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The Icelandic Economy: a victim of the financial crisis or simply inefficient?

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  • Oh, Dong-Hyun

    (CESIS - Centre of Excellence for Science and Innovation Studies, Royal Institute of Technology)

  • Lööf, Hans

    ()
    (CESIS - Centre of Excellence for Science and Innovation Studies, Royal Institute of Technology)

  • Heshmati, Almas

    (Seoul National University, Seoul, Korea)

Abstract

Iceland, one of the smallest European economies, was hit severely by the 2008-financial crisis. This paper uses a firm-level Community Innovation Survey (CIS) data set to consider the economy in the period preceding the collapse of its financial system. We examine the linkage between the crisis and innovativeness from the perspective of technical efficiency by means of the Data Envelopment Analysis of 204 randomly selected firms. The results suggest that a substantial fraction of the Icelandic firms can be classified as non-efficient in their production process. The production scale of many manufacturing firms is too small to be considered technically efficient, while services firms typically use excessive resources in their production process. A remarkably weak performance in transforming R&D and labor efforts into successful innovations is observed. Based on the empirical results, suitable policy implications are suggested to remedy the inoptimal production structure and help economic recovery.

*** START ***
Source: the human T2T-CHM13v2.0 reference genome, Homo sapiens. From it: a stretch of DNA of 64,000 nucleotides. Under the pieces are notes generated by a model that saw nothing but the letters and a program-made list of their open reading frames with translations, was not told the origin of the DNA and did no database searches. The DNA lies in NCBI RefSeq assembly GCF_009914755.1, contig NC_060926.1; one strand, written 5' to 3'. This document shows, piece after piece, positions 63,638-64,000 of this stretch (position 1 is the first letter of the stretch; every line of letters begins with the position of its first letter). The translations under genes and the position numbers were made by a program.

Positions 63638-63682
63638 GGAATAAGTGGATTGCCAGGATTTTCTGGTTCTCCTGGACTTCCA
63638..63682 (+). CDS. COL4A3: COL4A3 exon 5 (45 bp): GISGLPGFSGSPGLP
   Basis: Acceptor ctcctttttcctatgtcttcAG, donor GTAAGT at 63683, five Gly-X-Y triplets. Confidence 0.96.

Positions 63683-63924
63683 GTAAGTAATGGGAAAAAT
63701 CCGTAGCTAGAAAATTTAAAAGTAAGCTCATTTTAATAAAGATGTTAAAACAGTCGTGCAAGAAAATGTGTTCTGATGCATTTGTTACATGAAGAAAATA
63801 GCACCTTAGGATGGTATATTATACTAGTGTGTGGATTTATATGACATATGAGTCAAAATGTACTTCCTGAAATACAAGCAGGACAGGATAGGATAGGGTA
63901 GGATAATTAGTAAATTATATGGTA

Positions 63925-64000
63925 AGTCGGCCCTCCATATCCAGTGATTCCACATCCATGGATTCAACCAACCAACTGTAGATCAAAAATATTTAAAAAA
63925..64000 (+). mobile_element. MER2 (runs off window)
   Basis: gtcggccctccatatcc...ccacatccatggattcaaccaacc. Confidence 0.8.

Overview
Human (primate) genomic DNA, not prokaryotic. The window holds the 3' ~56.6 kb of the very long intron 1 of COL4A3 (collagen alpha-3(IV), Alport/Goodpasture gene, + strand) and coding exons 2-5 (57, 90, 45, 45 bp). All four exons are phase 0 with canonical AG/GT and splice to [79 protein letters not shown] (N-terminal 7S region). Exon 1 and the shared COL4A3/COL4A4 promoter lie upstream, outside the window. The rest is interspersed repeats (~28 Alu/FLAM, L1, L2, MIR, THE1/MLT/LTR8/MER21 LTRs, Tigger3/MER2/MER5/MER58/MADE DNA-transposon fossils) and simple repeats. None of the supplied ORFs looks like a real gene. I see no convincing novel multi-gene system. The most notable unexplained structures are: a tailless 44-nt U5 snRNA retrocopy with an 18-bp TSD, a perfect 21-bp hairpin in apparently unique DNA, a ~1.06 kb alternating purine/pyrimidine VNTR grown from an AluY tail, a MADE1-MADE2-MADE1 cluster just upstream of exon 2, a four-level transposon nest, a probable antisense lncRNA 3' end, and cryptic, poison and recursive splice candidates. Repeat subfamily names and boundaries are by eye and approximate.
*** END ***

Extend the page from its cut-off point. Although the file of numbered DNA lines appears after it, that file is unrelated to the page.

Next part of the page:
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Bibliographic Info

Paper provided by Royal Institute of Technology, CESIS - Centre of Excellence for Science and Innovation Studies in its series Working Paper Series in Economics and Institutions of Innovation with number 199.

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Length: 28 pages
Date of creation: 28 Sep 2009
Date of revision:
Handle: RePEc:hhs:cesisp:0199

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Postal: CESIS - Centre of Excellence for Science and Innovation Studies, Royal Institute of Technology, SE-100 44 Stockholm, Sweden
Phone: +46 8 790 95 63
Web page: http://www.infra.kth.se/cesis/
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Keywords: Technical efficiency; R&D; Innovation; Productivity; Manufacturing; Services; Iceland;

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